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Program 103

Eastnor House


In the hamlet of Eastnor, just below the Malvern Hills, sits a fairy-tale castle. But although its look is imposing, Eastnor Castle was erected in the early 19th century not as a fortification, but as a grand private home for a prominent local family. At that time, the size and splendor of a country house were the most obvious indications of the standing and fortune of any family. The impressive mass and scale of Eastnor was intended to reflect the personality and stature of its creator as well as elevate the family into the ruling classes for future generations.

Begun in 1810 by the 1st Earl Somers, Eastnor Castle was finished in 1820 at a cost of just under £86,000—nearly $12.5 million in today's terms. A workforce of 250 men laboring day and night were employed over the first six years of construction. During the first 18 months alone, 4,000 tons of stone, 16,000 tons of mortar, and 600 tons of wood were used. The stone came to Ledbury by canal from sandstone quarries in the Forest of Dean, and from there by mule to the building site. Timber from the estate was used as much as possible, but the major roof trusses and beams are cast iron—a material that helped save timber, which was in great demand for shipbuilding in the midst of the Napoleonic Wars.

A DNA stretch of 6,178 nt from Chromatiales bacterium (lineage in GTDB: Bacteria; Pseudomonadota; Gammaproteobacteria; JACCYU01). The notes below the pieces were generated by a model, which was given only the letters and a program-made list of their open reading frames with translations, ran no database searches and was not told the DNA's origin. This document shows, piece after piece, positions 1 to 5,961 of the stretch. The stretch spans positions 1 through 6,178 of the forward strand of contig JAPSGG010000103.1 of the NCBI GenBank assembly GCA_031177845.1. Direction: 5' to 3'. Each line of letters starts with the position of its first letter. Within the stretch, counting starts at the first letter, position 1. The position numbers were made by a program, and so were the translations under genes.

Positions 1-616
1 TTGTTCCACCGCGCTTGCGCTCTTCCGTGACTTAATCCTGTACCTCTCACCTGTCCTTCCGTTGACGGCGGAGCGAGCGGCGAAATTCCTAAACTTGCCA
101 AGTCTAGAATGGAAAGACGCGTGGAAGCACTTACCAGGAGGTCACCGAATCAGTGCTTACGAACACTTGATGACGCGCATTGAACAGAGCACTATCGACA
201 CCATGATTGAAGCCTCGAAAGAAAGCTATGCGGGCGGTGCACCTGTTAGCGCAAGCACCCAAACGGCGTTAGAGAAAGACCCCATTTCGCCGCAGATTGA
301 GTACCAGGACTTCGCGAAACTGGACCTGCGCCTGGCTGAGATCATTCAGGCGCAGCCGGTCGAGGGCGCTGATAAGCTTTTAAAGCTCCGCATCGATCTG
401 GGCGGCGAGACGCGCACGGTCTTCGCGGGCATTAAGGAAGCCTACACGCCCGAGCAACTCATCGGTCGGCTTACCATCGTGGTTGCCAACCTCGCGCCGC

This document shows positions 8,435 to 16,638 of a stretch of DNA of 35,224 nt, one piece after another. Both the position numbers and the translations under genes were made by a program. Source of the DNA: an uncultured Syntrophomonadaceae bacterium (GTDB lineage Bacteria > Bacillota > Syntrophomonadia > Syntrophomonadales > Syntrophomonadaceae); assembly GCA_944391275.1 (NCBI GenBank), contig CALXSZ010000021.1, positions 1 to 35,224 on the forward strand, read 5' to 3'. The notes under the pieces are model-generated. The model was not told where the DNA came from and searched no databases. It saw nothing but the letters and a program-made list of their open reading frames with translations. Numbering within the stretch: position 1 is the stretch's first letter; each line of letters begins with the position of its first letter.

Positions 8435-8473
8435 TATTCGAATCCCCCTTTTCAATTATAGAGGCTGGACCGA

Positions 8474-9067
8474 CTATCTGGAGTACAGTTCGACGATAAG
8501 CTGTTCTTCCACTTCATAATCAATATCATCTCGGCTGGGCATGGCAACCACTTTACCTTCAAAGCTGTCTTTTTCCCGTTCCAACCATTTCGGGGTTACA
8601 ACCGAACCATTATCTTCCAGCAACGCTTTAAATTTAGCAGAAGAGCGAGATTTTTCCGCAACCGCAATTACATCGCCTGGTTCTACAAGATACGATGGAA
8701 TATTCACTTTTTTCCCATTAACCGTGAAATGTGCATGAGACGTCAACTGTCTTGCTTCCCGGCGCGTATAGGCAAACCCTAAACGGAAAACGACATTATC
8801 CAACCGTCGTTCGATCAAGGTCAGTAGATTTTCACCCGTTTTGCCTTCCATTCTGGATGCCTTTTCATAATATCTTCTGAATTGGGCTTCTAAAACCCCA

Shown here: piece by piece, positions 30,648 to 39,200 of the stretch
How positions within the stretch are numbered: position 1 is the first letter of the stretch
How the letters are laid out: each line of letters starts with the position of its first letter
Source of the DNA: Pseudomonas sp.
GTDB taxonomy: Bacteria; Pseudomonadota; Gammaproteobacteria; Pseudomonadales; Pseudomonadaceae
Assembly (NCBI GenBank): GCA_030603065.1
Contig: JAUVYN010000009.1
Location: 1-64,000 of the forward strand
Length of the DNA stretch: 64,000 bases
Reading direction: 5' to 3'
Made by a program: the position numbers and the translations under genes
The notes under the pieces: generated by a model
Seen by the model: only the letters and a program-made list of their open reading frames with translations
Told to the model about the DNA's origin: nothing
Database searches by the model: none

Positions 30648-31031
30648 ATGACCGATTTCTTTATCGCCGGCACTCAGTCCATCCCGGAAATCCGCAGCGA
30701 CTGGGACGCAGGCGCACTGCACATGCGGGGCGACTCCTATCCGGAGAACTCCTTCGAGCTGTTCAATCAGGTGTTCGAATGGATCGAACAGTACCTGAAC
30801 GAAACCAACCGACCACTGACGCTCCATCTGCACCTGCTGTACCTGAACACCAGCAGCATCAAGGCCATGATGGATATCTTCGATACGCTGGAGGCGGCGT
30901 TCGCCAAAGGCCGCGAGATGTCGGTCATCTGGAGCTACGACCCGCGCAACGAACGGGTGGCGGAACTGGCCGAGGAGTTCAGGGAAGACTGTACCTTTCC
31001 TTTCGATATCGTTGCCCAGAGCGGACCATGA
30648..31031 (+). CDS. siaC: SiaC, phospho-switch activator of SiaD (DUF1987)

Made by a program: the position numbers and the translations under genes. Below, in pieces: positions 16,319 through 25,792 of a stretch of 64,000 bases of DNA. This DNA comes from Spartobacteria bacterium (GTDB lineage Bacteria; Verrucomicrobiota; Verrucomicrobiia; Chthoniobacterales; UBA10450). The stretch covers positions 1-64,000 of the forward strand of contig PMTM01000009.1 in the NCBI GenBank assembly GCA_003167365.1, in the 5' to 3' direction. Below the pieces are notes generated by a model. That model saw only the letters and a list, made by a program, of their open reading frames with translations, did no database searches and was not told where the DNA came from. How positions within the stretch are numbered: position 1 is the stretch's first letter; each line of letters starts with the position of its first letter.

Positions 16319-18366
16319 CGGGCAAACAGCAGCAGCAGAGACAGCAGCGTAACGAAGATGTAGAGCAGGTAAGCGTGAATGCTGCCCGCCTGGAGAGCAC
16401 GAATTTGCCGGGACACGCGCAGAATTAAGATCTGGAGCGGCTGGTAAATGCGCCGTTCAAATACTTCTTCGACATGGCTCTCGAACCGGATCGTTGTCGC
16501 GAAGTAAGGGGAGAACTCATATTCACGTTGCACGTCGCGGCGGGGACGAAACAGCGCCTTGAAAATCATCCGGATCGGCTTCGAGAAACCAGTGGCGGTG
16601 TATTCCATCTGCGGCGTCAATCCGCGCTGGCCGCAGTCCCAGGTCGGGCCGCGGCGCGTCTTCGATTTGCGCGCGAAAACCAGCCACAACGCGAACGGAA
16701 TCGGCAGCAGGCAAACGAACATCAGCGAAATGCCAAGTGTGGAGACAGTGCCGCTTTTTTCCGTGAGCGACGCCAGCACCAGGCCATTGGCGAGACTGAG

When the family moved into the west wing after 1813, many parts of the castle were probably little more than a shell—the cost of construction having been so great that interior decorating had to be made a lower priority. Over the course of the 19th century, the castle's vast interior was gradually finished, predominantly in the Gothic Revival style.

But end of the 19th century saw an ebb in the family fortunes and by 1920, much of the estate's 13,000 acres had been sold and the family art collection had been divided between relatives. The castle continued to languish—even going unoccupied for a period in the 30s—until 1949, when the parents of the present owner moved back into Eastnor and began the arduous process of restoration. Over the last 20 years, grants from English Heritage and the estate's diversification into tourism, weddings, conferences, and entertaining have enabled the restoration of Eastnor to continue energetically.

To learn more about Eastnor Castle and Herefordshire, visit:



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